Are text-only web pages an accessible alternative?
People with disabilities face many accessibility barriers when they try to access websites. One common barrier is a lack of meaningful text descriptions for graphical elements on a website, which affects individuals with visual impairments who use screen readers. Another common issue is related to the use of keyboard versus mouse controls. If website content is only available via the computer mouse, people with physical disabilities may not be able to access it. In addition, complex web pages that contain many elements such as animation, video, and audio and that have confusing or inconsistent layouts can be difficult for people with disabilities to access.
Some website developers, in an effort to make their websites accessible, provide two versions of their website—the "regular" or primary version and a text-only version, which contains the text of the website without any associated graphics or media files. However, there are serious drawbacks to this approach. Because additional text-only websites can be expensive and difficult to maintain, visitors are concerned that the text-only site may not be updated as regularly as the primary site. Often, text-only sites are also not fully accessible.
Many web developers believe that a text-only version of a website completely addresses issues of accessibility. In fact, while text-only sites are usually accessible to a person using a screen reader, users with partial sight, learning or cognitive disabilities, limited hand use, or hearing impairments may find the text-only site as difficult or even more difficult to access than the regular site. These users are better served by a web page that is consistently organized and laid out and that allows them to resize the text and graphics, access audio content in multiple ways, and navigate the site by using the keyboard alone. It is worth noting that people with and without disabilities may have bandwidth limitations or old hardware and software and may have difficulty accessing complex websites. Accessible web design improves access for these people as well.
Another problem with text-only sites is that they create a situation where an organization has to maintain and update two parallel websites. Often, due to time and financial constraints, the text-only page is not kept up to date. With an outdated text-only page, the current content of the primary page is still inaccessible. At this time, there is software available that can create and/or update text-only pages automatically, but the updated pages still need to be checked for clarity, and many users distrust that this check has been done. The web standards community is currently working toward creating a World Wide Web where content will be entirely separate from presentation and will be delivered to users in the form that makes most sense for the individual user and the user's technology (e. g., screen reader, web browser, wireless phone, handheld computer). In fact, there are many database-driven websites on which text and graphic versions are automatically generated on the fly. However, until this practice becomes widespread, the problems with text-only pages will continue to keep many blind users (the primary target of text-only pages) from using them.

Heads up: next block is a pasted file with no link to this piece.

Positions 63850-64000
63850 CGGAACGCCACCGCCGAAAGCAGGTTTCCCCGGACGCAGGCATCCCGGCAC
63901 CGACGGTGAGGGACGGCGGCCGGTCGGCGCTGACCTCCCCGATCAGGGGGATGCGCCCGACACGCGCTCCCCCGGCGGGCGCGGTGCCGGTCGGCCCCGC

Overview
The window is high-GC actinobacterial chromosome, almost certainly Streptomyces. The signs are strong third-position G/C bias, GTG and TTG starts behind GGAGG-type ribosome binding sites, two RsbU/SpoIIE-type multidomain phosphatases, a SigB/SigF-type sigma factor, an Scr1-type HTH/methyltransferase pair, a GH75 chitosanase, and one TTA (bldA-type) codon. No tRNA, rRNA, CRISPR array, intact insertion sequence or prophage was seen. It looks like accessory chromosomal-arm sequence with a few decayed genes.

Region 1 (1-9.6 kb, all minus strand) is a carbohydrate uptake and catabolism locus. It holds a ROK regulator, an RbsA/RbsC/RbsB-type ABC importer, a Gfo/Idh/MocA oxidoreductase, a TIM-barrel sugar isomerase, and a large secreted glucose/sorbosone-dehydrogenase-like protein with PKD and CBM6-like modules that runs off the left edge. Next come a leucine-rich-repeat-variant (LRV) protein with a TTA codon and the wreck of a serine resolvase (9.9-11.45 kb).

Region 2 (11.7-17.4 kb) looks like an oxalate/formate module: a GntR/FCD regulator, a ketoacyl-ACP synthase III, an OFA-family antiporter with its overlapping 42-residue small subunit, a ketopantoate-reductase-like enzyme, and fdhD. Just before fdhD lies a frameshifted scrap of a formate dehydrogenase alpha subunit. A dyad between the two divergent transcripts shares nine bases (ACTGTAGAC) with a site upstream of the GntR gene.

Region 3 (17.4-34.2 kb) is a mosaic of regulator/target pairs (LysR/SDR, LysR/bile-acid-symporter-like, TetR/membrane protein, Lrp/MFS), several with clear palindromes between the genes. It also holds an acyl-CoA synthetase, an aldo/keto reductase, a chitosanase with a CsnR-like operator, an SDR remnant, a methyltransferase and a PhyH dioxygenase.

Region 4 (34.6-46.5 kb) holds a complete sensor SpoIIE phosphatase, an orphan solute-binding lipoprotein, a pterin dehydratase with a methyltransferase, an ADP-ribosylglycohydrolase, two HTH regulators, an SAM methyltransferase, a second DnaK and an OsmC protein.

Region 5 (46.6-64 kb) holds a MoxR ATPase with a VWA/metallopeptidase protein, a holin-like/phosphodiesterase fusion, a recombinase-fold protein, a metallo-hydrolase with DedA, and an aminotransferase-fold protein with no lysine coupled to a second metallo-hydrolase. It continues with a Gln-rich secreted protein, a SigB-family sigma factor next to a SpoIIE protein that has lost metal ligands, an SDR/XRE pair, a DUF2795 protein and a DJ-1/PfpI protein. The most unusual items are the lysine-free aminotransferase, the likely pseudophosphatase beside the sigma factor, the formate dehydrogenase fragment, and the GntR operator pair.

The World Wide Web Consortium's Web Content Accessibility Guidelines 1.0 state that text-only pages should only be used as a last resort:
11.4 If, after best efforts, you cannot create an accessible page, provide a link to an alternative page that uses W3C® technologies, is accessible, has equivalent information (or functionality), and is updated as often as the inaccessible (original) page.
The Section 508 Standards make a similar statement:
(k) A text-only page, with equivalent information or functionality, shall be provided to make a web site comply with the provisions of this part, when compliance cannot be accomplished in any other way. The content of the text-only page shall be updated whenever the primary page changes. (Emphasis added.)
Overall, it is much more effective, easier, and less expensive to design and create one accessible website from the beginning than to create and maintain parallel sites. The Section 508 Standards and the Web Content Accessibility Guidelines are excellent resources for learning to design accessible websites.